Take Henry Wallace. The Scot became the first foreigner ever to run a major Japanese corporation when he was named president this summer of $ 19-billion-a-year Mazda Motor Corp. His promotion came after Ford increased its stake in the ailing carmaker to a controlling 33.4%. The appointment of a veteran Ford executive to head Japan's No. 5 automaker suggests that even Japan's notoriously conservative business culture can tolerate some change: Japanese shareholders could have banded together to block his rise. 

   The fact that Wallace is even in his job is unprecedented but not precedent-setting. In fact, the whole alliance between Ford and Mazda is an aberration, brokered by Sumitomo Bank, Mazda's principal creditor and 3.1% shareholder, in an effort not to be left holding the bag should the company crumble. Tall, thin Wallace--who understands only a few phrases of Japanese--still draws stares on the streets of Hiroshima, Mazda's company town. He's not mingling much with his peers, either. Though he has been running Mazda's daily operations for two years as executive vice president, he met high officials in Tokyo's powerful economic bureaucracies for the first time only weeks ago. He also won't be joining the clubby Japan Automobile Manufacturers Association; Mazda is sending instead its Japanese chairman. Says CEO Wallace: "Without a doubt I'm breaking a barrier. But I don't know how quickly this will be followed." 

   Wallace has fought hard to put Ford's stamp on Mazda. Two years ago he led a team of four Ford executives charged with turning around the troubled company by instilling greater discipline in its management, particularly in the areas of marketing and strategic planning. Mazda had long excelled in design and manufacturing technology but was tarnishing its brand by making cars consumers didn't really want. Wallace says that at first he met resistance from Mazda's proud engineers, but that the changes are now starting to produce results. In May, Mazda reported that its operating loss had narrowed and that its Japanese parent company had made its first annual pretax profit in three years. The Ford brand, meanwhile, is making inroads in Japan: It now has the largest market share of any foreign carmaker, thanks in large part to the 28,000 Ford cars Mazda makes in Japan.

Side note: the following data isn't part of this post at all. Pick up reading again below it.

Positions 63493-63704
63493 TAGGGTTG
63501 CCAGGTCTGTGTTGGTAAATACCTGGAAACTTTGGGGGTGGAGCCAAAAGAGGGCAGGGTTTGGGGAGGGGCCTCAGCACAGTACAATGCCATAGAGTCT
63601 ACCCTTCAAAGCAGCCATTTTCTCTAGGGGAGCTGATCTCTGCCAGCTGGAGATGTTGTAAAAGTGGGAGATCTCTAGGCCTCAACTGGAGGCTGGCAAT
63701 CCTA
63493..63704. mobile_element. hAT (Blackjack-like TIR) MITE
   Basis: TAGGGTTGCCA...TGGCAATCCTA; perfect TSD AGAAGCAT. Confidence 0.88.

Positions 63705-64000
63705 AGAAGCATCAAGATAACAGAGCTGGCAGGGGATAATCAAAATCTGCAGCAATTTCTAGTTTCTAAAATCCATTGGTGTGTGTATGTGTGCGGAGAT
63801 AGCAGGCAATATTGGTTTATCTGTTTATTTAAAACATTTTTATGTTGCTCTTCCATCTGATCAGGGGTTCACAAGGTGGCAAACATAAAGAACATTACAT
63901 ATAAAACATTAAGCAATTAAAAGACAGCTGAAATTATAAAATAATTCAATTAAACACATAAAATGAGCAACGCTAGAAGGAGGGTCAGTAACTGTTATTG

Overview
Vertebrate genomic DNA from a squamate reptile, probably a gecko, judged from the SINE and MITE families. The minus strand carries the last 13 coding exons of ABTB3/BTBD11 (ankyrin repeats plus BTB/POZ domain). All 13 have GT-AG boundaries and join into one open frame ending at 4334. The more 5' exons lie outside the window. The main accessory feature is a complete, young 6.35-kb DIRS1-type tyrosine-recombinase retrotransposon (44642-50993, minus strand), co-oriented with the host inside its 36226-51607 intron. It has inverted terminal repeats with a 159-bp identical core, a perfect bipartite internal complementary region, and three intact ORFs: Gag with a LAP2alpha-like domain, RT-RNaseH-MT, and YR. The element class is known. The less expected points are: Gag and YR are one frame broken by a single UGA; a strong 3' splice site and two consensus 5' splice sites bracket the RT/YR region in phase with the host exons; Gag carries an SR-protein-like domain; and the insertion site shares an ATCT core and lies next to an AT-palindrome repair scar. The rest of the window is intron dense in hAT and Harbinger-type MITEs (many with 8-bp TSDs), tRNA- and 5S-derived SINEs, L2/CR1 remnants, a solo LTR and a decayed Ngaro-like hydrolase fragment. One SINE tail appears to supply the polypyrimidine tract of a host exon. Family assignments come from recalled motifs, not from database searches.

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r look to another agent of change in Japan today--Masayoshi Son. A self-made billionaire at 38, he is fawned upon in the national press as "Japan's Bill Gates." The rise of this maverick entrepreneur is all the more remarkable because Son, while a Japanese citizen, is a member of the ethnic Korean minority, a group perennially discriminated against in a society that treasures homogeneity. Son's computer software distribution company, Softbank, has built up a U.S. media empire at a breathtaking pace: Over the past two years it has bought the trade-magazine publisher Ziff-Davis, the organizers of the huge Comdex computer trade show, and a stake in Yahoo, one of the hot Internet search-engine companies.